The feminist movement continues to fight for equality and justice

The pandemic forced the feminist movement to put its activities on hold 

The feminist movement continues to fight for equality and justice
Earlier this month, victims’ families and feminist activists occupied the National Human Rights Commission in Mexico City - Photo: Armando Mart{inez/EL UNIVERSAL
English 20/09/2020 08:55 Mexico City Editorial Actualizada 09:02

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Earlier this month, victims’ families and feminist activists occupied the National Human Rights Commission (CNDH) in Mexico City and turned the government building into a shelter. With this, the feminist movement gained notoriety after the COVID-19 pandemic forced the activists to put their activities on hold. Nevertheless, feminists said the movement has not weakened, and that it has gained force through social media, and that they even came up with new ways to protest. 

With this new feminist wave, the activists will reignite the movement in at least 25 states, attracting attention towards their demands, which include women’s rights, equality, no gender-based violence, no harassment, no enforced disappearances, and no more femicides.

The occupation of the CNDH offices in Mexico City was followed by several other physical and symbolic occupations throughout the country. Victims’ families and activists called on Rosario Piedra Ibarra and the federal government to listen to and fulfill the demands made by Mexican women. 

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The Mexican government can no longer ignore women and their demands because when they are dismissed, there is no justice, or they are not treated with equality, it could be said the government is an accomplice that supports misogyny and violence against women.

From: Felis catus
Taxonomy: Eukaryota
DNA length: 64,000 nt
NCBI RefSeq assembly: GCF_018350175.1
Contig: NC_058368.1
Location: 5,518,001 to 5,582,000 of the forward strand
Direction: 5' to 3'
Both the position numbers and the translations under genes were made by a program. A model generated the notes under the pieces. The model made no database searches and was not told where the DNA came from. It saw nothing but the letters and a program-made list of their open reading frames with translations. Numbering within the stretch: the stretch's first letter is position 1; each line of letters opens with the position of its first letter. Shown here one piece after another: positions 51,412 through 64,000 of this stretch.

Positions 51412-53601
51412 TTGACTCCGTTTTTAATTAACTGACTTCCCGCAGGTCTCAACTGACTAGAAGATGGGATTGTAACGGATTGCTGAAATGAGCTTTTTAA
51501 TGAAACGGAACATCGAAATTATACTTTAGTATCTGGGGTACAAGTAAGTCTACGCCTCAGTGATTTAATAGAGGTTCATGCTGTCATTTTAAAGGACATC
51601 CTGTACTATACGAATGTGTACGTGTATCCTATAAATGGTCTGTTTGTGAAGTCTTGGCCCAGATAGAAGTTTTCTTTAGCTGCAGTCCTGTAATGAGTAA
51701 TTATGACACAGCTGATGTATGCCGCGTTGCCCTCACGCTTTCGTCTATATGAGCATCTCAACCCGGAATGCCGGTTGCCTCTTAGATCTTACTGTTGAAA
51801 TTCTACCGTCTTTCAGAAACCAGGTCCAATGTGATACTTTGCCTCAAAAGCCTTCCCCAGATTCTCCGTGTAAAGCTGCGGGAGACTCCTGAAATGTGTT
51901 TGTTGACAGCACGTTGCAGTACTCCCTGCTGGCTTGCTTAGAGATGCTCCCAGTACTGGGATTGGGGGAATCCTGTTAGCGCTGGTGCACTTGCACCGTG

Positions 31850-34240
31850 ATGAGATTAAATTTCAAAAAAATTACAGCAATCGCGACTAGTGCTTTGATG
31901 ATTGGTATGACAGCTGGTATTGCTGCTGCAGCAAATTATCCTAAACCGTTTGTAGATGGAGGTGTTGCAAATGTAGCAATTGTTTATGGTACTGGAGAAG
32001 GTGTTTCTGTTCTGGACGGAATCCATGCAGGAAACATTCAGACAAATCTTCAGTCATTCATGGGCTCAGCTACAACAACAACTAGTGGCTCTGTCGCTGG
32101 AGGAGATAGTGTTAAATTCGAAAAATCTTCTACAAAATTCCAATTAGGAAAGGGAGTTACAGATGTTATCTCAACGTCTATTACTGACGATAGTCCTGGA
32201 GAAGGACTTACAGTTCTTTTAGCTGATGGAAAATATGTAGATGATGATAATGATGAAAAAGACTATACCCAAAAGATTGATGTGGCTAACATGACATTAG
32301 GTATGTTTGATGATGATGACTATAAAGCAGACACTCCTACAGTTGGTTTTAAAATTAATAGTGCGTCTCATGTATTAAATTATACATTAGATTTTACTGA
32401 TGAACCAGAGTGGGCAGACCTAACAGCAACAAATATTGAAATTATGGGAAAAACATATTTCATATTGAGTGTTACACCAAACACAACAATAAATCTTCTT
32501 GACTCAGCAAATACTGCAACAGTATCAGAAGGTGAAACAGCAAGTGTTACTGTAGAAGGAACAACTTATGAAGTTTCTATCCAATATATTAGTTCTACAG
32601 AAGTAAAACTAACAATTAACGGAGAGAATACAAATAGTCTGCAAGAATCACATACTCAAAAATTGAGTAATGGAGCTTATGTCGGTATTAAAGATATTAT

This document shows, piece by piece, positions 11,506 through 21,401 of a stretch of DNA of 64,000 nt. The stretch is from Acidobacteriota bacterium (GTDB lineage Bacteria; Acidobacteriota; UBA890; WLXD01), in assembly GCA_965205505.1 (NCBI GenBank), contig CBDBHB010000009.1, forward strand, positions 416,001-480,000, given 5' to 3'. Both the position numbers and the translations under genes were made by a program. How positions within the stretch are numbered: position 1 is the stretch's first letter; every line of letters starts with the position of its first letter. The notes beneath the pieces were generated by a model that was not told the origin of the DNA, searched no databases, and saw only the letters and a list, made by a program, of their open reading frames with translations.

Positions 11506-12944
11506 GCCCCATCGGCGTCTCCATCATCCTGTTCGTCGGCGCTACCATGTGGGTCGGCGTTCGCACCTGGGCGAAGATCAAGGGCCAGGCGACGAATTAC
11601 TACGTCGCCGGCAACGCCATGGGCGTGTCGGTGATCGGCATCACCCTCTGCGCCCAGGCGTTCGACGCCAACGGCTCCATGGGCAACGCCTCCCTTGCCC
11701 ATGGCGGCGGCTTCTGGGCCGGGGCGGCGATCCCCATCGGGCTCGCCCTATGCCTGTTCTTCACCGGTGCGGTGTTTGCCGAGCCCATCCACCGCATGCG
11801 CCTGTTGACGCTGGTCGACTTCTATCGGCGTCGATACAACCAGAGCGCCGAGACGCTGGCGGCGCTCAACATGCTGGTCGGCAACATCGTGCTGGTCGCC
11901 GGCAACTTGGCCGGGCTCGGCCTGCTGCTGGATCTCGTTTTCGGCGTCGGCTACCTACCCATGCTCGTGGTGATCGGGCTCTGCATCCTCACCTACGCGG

The issue is not only to handle and investigate specific femicide cases, but to implement a vision that includes the study, analysis, and the detailed planning of strategies to follow, as well as the creation of action and prevention protocols. All these measures must include the constant participation of feminist collectives and feminists NGOs, as well as experts with a gender perspective. 

The government must create and implement a public policy aimed at equality, an issue that does not seem to be a priority for the current administration. Moreover, women’s anger is justified because, despite a surge in femicides and gender-based violence, the Mexican government seems to dismiss the demands made by feminists. It is time to listen to women. 

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